BBC restructures specialist factual and natural history

Attenborough and the Giant Sea Dragon

Attenborough and the Giant Sea Dragon

UK public broadcaster the BBC has restructured its specialist factual and natural history units team, handing execs new roles and creating new positions.

Tom McDonald will remain at the helm of the natural history and specialist factual departments, but now as overall strategy for television and digital.

His post covers natural history, science, religion and ethics on BBC One, BBC Two and BBC Four.

Last year, he commissioned big-ticket factual programmes such as Seven Worlds and Attenborough and the Giant Sea Dragon.

McDonald will now work closely with new commissioning editor for science and factual, Scotland, Craig Hunter, and commissioning editor for religion and ethics Fatima Salaria.

Hunter was previously factual commissioning editor for Scotland, ordering series such as Big Blue Live and Oak Tree: Nature’s Greatest Survivor, while Salaria was assistant commissioner at the BBC Content Commissioner Development Program, working on religious-themed content such as Carols from King’s and My Mediterranean with Adrian Chiles.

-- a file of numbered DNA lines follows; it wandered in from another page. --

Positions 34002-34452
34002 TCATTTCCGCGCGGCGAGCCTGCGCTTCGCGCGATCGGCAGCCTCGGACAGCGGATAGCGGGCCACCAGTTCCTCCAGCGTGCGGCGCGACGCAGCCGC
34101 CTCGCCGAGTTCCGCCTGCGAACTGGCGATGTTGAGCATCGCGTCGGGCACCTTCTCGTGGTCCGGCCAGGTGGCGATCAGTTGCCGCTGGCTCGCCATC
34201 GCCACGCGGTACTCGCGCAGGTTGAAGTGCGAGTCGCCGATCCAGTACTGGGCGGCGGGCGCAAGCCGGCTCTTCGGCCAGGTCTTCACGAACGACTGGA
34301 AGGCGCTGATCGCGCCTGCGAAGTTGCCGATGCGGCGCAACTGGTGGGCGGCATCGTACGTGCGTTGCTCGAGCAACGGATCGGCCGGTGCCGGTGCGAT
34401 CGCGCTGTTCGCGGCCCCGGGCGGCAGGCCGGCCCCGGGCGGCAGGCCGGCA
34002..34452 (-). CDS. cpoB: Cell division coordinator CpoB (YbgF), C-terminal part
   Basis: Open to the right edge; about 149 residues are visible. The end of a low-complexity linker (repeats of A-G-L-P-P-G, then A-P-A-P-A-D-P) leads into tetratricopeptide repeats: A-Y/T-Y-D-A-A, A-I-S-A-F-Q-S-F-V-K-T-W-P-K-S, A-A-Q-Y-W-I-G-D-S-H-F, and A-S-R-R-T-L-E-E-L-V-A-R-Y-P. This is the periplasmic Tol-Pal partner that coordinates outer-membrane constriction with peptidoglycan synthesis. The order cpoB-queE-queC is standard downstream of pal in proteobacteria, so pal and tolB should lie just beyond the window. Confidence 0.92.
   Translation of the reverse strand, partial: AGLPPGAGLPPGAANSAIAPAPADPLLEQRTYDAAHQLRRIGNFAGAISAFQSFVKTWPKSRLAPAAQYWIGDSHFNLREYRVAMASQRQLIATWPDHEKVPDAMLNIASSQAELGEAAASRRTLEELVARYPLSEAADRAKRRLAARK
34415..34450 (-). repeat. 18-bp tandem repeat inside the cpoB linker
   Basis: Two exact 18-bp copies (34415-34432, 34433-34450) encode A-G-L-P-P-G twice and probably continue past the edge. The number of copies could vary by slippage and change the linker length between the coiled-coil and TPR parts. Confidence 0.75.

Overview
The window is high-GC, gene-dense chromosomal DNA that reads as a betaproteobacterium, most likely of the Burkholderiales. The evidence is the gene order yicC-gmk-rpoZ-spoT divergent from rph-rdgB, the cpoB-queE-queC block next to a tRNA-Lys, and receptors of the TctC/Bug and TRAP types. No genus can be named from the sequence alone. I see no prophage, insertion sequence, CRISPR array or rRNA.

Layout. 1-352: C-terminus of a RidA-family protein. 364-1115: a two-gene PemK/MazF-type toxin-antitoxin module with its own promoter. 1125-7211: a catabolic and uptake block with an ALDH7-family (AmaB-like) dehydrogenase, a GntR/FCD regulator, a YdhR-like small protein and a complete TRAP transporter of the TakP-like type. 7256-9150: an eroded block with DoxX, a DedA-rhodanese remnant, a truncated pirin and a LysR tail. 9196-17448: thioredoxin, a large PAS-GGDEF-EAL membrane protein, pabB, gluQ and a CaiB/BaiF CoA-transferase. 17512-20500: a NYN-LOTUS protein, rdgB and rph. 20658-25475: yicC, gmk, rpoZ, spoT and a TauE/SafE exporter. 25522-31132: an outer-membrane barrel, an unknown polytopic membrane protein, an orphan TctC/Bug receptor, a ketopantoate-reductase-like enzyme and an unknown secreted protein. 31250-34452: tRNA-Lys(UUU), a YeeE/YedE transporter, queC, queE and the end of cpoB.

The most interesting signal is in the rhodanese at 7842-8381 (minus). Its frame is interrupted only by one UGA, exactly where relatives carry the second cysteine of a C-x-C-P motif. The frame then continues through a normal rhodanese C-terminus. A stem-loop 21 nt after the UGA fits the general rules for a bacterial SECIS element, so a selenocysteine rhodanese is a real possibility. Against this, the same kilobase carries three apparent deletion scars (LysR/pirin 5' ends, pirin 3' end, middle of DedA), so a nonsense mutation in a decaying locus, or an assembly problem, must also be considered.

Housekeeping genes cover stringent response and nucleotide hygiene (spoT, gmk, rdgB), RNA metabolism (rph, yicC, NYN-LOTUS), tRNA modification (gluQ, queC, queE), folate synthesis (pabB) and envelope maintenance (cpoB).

They will now take the editorial and digital lead for their respective roles.

“These two new appointments demonstrate our commitment to genre specialism and to simplifying processes within the BBC to the benefit of our suppliers and our audience,” said Alison Kirkham, BBC controller of factual commissioning.

The BBC plans to hire a commissioning editor for history and two commissioning editors that will work across factual genres.

Kirkham took on her role as permanent factual commissioning chief in September last year. She had held the role in an acting capacity since May 2015 when Emma Swain took on a role assessing future commissioning processes.

Swain left the BBC a month before Kirkham took her new post, in August 2016.

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